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Jo Sol • Director

“My aim is to shake up reality”


- Barcelona-born director Jo Sol talks to us about his latest film, Living and Other Fictions, screened in competition at the 18th Lecce European Film Festival

Jo Sol • Director
(© Vittoria Scarpa)

Named Best Film last October at Cinemed in Montpelier, and awarded just a few days ago at the Spanish Film Festival in Nantes, Living and Other Fictions [+see also:
film review
interview: Jo Sol
film profile
by Barcelona-born director Jo Sol, which was screened in competition at the 18th Lecce European Film Festival, is a brave piece which breaks every taboo, a mix of documentary and fiction that compares two men who are “different”: Pepe, a former patient of a psychiatric clinic, where he was sent after being caught stealing to earn a living, and Antonio, a tetraplegic writer who fights for the right of disabled people to a sex life. Two human experiences that speak to one another, and lead us to reflect on the border between living and surviving.

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Cineuropa: Where did the film come from, a piece that is truly unique both in terms of form and substance?
Jo Sol: The film is unique but not all that far removed from my previous work. Pepe Rovira, the protagonist, was also the star of a film I made 12 years ago, The Taxi Thief, which was about job precarity, and threw a new perspective on capitalism through the character of a 50-year-old man who steals taxis to earn a living. I went back to this character, as well as another previous film of mine, Fake Orgasm, which is about the transsexual body and identity. This film really made an impact on Antonio Centeno, the other protagonist of Living and Other Fictions, a tetraplegic activist who is very important in Spain and who, after seeing the film, called me to get to know me better, as he was producing a documentary on the sexuality of disabled people. He interpreted my film in a way that no one else had: the body as a place in which various contemporary post-utopic movements blend together, in which the Crip movement comes together with the Queer movement, a reflection on identity that goes far beyond hegemonic thought, which also challenges the system and shakes its foundations. It was out of this perspective that the film was born.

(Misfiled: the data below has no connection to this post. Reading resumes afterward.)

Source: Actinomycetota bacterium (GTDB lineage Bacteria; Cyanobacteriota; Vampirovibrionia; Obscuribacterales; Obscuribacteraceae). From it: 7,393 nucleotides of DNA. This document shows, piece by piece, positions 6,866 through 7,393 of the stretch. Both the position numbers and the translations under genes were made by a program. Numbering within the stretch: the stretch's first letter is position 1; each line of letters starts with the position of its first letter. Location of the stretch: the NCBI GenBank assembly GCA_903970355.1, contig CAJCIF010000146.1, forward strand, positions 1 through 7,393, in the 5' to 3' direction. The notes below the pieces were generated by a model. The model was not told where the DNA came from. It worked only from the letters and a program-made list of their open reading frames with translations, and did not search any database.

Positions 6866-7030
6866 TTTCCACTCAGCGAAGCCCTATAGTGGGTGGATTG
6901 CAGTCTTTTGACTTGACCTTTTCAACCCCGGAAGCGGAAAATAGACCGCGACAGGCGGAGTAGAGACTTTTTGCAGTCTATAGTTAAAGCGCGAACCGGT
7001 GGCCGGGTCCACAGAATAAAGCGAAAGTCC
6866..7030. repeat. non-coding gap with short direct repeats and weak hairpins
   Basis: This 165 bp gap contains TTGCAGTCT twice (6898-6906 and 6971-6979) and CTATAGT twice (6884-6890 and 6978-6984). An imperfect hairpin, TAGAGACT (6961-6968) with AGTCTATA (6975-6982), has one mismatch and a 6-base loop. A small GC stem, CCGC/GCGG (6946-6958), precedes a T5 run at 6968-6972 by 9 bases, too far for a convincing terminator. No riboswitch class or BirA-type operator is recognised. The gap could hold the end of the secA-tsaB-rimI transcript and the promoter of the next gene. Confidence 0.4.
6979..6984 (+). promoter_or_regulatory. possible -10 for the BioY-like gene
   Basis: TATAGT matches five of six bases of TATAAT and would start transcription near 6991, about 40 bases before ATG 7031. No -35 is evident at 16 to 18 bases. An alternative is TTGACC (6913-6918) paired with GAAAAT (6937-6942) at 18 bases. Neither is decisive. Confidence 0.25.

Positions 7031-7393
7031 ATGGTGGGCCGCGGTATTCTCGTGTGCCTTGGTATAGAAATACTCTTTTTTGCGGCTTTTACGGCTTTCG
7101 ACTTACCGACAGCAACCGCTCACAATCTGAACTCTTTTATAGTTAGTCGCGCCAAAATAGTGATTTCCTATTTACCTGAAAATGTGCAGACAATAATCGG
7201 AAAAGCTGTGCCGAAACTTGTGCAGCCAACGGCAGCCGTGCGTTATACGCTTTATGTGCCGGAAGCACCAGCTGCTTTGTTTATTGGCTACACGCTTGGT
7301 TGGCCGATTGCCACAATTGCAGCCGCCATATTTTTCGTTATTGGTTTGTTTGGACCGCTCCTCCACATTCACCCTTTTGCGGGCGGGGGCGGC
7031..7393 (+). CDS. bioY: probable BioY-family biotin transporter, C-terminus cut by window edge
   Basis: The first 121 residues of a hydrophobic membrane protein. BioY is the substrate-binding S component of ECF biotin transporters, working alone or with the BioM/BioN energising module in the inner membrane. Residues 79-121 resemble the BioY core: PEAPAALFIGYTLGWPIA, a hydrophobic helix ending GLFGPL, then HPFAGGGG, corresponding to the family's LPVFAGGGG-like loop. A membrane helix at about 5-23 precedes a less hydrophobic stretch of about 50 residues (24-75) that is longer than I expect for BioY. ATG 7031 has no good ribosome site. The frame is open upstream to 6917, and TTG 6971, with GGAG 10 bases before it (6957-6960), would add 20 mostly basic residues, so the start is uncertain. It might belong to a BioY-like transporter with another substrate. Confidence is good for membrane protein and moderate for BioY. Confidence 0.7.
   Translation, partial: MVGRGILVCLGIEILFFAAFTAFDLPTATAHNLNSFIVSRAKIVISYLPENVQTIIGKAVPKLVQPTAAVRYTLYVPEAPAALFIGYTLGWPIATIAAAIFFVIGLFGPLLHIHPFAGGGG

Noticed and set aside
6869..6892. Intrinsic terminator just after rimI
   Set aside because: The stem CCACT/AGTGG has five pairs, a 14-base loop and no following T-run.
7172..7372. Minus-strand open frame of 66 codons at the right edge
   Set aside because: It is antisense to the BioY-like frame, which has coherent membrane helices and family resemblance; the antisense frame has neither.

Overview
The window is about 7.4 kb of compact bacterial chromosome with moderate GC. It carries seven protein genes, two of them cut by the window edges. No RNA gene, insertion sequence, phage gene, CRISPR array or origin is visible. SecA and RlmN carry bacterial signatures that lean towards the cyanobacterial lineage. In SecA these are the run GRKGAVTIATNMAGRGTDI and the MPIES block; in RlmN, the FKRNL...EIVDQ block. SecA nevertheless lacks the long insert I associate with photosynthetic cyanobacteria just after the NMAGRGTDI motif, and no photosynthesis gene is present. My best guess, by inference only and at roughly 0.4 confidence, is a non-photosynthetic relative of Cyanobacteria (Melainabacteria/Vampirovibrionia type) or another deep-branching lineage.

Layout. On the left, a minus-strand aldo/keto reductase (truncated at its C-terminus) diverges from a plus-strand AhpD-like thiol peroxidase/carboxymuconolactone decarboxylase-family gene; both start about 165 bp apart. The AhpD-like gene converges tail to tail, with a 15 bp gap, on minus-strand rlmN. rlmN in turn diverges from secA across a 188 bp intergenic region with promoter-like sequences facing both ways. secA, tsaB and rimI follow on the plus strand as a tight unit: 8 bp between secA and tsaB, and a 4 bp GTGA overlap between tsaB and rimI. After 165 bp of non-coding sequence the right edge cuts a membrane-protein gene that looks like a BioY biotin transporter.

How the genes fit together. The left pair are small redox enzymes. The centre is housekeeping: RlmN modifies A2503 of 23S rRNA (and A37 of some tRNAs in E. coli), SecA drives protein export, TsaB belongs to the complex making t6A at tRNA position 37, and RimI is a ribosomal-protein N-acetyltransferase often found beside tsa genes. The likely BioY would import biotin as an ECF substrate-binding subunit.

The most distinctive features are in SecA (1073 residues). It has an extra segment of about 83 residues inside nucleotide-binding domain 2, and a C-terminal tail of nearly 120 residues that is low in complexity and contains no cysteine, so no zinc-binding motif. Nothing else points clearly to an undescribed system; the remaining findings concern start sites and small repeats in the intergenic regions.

In your film, the border between fiction and documentary is almost invisible.
I don’t believe in borders. For me it’s hard, when I’m seeking the truth, to decide whether or not to make a documentary or a fictional film. I want to shake up reality, attack it. This is my aim, but initially I don’t know how to do it. I have a story to tell and this story has something real about it, the events really happened in the lives of these people.

The film contains a few crude scenes, in which we get an intimate glimpse of bodies that are “different”, laid bare. Was it hard to film these scenes?